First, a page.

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S.A.R.A., the sensitive robot who improves people’s performance

Hate virtual assistants that lack personality or emotion? Able to perform a wide range of tasks whilst being endowed with empathy, this all-new robot created by Articulab is definitely not like talking to a statue.

Hello  S.A.R.A., what a lovely name!

Thanks ! Its an acronym of Socially-Aware Robot Assistant, which means “socially attentive robot assistant” in French. These are my creators at ArticuLab at the university of Carnegie Mellon in Pittsburgh, America, who gave me that name.  Despite being called a robot, I consider myself more of an artificual intelligence that can interact with different people; on the one hand, I carry out their tasks, and on the other, my responses depend on their emotions.

How is it possible for you to “react” to their emotions?

First of all, I listen to my interlocutors. Then, I interpret how they are expressing themselves by detecting their body language, voice, and the words they’re using. Someone who smiles at me will not of course get the same reaction from me as someone who thinks I’m just a head. To do this, I use a microphone as well as a camera, which allow me to perceive their individual emotions, then work them out, thanks to a new generation of algorithms my creators have christened: “social reasoning”, which operates in real time. Finally, I offer a response that’s adapted to my interlocutor’s state of mind… but at all times, I never forget about the task they have asked me to carry out!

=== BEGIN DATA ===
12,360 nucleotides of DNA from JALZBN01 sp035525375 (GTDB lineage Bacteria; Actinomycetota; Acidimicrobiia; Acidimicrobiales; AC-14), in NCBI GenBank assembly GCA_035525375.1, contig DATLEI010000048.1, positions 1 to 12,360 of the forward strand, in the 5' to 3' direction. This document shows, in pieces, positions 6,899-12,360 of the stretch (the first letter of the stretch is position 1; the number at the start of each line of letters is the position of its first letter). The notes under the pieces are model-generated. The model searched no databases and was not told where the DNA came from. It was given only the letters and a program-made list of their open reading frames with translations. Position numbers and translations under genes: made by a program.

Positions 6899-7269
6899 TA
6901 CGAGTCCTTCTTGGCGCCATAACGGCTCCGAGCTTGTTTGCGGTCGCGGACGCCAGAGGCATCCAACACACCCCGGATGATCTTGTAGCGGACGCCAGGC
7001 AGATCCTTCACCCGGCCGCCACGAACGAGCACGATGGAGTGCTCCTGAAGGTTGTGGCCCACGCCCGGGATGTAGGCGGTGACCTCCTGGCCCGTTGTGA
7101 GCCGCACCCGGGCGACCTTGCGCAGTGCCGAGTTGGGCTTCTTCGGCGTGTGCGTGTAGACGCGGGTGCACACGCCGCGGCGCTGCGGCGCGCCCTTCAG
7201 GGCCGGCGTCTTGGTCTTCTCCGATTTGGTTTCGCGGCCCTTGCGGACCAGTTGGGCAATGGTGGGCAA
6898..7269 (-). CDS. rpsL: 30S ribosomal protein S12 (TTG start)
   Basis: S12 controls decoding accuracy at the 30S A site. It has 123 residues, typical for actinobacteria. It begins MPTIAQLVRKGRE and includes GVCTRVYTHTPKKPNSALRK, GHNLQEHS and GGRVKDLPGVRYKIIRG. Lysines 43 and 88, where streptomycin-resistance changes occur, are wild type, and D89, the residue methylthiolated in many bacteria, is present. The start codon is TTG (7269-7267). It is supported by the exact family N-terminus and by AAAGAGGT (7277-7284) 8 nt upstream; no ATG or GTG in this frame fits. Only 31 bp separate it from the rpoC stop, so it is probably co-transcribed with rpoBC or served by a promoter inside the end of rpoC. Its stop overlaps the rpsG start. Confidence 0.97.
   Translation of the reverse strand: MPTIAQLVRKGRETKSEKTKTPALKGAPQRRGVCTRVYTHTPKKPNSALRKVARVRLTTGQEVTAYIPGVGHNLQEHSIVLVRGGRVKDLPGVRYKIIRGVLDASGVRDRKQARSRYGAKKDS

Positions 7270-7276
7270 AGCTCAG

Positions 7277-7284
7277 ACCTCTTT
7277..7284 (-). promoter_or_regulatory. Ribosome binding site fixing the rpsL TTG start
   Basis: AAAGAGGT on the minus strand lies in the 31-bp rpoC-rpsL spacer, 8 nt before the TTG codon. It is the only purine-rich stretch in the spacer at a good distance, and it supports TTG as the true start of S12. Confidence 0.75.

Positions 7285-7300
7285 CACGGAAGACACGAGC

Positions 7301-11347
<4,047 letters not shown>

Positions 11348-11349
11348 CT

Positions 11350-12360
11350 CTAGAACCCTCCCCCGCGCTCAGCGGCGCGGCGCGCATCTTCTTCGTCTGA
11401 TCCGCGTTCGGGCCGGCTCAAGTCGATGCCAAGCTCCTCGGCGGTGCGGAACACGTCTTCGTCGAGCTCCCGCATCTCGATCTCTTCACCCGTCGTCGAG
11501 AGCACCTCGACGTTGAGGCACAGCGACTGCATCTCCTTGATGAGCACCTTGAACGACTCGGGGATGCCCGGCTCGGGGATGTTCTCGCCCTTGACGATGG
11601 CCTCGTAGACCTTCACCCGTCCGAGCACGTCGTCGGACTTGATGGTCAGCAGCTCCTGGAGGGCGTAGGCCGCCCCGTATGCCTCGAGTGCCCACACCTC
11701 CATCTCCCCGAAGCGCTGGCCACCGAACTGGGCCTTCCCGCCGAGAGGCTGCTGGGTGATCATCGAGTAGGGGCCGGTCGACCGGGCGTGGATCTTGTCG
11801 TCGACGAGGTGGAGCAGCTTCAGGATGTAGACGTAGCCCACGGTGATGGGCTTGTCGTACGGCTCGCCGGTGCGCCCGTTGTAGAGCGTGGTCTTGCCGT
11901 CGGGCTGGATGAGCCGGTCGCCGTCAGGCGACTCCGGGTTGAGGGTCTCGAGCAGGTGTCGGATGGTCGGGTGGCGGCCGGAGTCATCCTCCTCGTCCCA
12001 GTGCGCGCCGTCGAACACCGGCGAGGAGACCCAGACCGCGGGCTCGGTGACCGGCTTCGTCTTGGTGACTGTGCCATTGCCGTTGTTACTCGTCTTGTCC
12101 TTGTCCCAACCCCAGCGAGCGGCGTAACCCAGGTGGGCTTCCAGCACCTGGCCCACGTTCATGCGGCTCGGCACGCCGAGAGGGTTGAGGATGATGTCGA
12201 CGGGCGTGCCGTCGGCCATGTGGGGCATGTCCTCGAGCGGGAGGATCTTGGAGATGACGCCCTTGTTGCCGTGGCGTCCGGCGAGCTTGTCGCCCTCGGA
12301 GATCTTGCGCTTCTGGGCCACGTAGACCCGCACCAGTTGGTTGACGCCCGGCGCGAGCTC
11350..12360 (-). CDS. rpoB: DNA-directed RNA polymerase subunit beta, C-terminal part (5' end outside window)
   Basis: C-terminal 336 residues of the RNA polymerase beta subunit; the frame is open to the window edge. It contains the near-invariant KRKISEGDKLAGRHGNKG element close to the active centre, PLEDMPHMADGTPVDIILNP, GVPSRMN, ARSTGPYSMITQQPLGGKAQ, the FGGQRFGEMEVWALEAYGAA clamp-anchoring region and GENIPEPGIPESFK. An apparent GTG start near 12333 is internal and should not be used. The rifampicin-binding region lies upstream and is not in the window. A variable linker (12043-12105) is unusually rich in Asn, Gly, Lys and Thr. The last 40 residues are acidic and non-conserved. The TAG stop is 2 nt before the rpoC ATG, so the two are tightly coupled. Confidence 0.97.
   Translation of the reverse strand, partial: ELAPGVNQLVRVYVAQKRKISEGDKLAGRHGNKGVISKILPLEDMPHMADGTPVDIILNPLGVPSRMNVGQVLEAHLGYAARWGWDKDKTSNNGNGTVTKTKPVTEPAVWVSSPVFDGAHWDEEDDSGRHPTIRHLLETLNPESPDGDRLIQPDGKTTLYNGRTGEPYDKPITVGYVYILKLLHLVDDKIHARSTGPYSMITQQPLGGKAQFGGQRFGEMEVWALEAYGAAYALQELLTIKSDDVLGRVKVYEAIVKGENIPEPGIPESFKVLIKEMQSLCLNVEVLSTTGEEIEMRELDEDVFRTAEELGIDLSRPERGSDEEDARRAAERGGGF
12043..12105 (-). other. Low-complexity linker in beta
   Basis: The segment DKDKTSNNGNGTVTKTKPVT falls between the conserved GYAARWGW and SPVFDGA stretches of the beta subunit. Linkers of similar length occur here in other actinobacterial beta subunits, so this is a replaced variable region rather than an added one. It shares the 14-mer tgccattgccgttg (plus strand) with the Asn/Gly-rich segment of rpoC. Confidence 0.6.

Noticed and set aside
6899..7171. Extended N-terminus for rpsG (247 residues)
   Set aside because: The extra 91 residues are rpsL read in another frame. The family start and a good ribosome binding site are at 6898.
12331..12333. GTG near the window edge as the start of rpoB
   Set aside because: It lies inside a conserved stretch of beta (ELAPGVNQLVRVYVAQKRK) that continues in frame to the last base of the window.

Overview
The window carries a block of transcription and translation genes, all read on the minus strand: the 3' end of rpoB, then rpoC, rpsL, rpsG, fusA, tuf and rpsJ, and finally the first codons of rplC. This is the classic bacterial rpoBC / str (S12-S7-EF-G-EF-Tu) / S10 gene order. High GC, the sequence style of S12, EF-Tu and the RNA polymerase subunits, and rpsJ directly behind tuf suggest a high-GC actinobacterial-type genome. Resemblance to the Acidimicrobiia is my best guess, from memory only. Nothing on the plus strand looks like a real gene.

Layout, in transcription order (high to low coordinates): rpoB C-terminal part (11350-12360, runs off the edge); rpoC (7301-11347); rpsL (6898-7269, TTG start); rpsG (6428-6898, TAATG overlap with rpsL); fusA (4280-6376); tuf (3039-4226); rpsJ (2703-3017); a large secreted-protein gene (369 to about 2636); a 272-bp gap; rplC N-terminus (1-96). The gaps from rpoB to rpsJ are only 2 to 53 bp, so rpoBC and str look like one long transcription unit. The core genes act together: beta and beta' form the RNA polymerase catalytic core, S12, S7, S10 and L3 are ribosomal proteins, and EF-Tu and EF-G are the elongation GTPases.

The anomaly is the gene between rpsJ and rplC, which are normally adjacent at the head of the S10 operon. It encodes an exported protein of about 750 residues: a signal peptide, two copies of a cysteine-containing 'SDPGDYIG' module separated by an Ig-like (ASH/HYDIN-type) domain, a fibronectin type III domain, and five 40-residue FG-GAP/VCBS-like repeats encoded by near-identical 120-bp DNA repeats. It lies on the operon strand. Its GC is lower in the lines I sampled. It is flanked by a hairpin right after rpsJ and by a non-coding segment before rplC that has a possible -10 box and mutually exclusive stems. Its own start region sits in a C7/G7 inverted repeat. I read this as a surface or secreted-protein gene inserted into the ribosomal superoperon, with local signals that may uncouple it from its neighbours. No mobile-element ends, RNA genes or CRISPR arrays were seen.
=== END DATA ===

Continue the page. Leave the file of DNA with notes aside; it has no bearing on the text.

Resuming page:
What makes you different from other wizards like Siri or Google Assistant?

Well, I have a face that’s topped off by enormous spectacles, which makes me look very, very sympathetic! And then, I’m able to hold a real conversation, to establish a real relationship of trust, unlike my brothers and sisters, who often have a tendency to remain very “work-like”. Lets just say, I’m here to work with my interlocutors rather than service them in a neutral way. I’m able to empathise, somehow!

What do your interlocutors have to gain from working with you?

I like to see myself as someone who can help them improve their performance. After all, everyone knows we work much better in trusting relationships. I’ve already proved myself by teaching a few people who had academic problems. Other interlocutors use me as a personal assistant to relieve their overloaded work schedules, particularly when they’re on the road, or at a conference. But my favourite task is still when I’m left in charge of helping someone affected by Asperger’s syndrome to develop their social skills!

 

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